Weeds in the Garden of Words: Further Observations on the Tangled History of the English Languageby Kate Burridge
Pub. Date: 07/28/2005
Publisher: Cambridge University Press
Kate Burridge follows the international success of Blooming English with another entertaining excursion into the ever-changing nature of the complex and captivating English language. If language is a glorious garden, filled with exotic hybrids as well as traditional heritage specimens, then weeds will also thrive on its fertile grounds. Linguistic weeds may be defined as pronunciations or constructions that are no longer used. For example, Burridge points out how "aint" or double negatives were at one time quite acceptable in everyday speaking and writing but are now classified as "weeds" that should no longer have a place in our vocabulary. And, as she so deftly accomplished in Blooming English, Burridge goes on here to further celebrate our capacity to play with language, and to examine the ways we use it: in slang and jargon, swearing, speaking the unspeakable, or concealing unpleasant or inconvenient facts. In this new volume she gives us another fun and informative work for enjoyable browsing; for discovering intriguing trivia about language, history, and social customs; and for employing as a peerless weapon in word games. Kate Burridge is the Chair of Linguistics at Monash University and a regular presenter of segments on the Australian Broadcast Company.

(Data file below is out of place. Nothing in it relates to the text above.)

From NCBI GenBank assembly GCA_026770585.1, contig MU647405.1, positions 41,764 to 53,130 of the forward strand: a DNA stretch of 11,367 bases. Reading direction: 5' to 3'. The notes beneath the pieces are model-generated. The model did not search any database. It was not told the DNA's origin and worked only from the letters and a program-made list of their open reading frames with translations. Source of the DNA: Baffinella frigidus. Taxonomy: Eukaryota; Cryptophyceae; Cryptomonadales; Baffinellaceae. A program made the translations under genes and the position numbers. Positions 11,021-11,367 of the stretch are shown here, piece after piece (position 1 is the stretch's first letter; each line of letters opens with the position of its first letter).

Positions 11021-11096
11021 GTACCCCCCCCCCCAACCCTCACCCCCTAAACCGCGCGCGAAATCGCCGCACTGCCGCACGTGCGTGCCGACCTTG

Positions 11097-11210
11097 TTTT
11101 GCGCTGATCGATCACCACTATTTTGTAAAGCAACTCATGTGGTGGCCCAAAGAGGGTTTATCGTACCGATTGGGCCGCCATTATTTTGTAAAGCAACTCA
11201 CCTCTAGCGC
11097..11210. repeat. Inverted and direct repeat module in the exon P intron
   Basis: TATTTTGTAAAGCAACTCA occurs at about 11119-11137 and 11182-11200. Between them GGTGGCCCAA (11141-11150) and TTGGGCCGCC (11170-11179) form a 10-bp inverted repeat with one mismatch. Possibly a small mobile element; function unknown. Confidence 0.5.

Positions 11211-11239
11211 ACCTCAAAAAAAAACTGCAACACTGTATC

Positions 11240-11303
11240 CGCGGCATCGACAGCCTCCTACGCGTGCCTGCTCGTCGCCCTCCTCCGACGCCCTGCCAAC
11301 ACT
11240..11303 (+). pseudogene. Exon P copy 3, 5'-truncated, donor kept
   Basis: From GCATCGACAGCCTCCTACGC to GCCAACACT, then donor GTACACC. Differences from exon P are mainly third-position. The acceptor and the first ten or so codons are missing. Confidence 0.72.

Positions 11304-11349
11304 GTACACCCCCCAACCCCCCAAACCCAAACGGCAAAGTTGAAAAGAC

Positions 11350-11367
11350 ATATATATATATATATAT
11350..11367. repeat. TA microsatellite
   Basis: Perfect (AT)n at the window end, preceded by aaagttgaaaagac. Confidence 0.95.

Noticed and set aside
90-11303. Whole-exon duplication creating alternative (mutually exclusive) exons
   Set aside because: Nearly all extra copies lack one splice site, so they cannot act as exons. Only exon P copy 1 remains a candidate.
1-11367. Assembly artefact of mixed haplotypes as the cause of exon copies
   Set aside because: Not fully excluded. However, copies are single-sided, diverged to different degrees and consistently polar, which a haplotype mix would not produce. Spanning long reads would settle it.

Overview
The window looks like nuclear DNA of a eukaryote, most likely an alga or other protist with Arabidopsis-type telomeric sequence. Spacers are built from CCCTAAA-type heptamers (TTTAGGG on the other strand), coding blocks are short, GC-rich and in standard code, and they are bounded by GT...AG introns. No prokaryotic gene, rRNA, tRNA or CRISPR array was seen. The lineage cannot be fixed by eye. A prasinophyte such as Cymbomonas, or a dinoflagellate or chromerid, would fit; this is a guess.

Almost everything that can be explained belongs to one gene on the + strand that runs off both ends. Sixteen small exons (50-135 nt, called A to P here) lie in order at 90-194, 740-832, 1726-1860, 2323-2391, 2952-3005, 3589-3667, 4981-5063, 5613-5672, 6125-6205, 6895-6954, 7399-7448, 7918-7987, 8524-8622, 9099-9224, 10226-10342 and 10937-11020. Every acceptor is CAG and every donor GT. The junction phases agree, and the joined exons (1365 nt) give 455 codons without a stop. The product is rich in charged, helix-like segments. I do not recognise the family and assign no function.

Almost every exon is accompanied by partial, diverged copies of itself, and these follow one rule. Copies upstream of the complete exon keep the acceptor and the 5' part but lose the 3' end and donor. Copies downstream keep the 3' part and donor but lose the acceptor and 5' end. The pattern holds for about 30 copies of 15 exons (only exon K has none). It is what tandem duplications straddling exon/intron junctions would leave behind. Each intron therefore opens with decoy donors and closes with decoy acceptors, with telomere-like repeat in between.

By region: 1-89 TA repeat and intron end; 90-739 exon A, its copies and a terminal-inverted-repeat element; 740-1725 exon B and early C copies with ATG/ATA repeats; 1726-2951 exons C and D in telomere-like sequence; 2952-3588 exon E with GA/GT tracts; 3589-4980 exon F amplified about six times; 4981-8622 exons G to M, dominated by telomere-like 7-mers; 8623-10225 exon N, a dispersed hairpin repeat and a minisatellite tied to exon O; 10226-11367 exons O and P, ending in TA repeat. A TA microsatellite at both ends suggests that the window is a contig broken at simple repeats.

- Cambridge University Press
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- Product dimensions:
- 5.43(w) x 8.50(h) x 0.71(d)
Table of Contents1. Introduction to the weedy traits of the English language; 2. Lexical weeds: the world of jargon, slang and euphemism; 3. More lexical weeds: word origins and meaning shifts; 4. Our grammatical weeds; 5. Weeds in our sounds and spelling; 6. The truly nasty weeds of the English language?; 7. W(h)ither our weeds?
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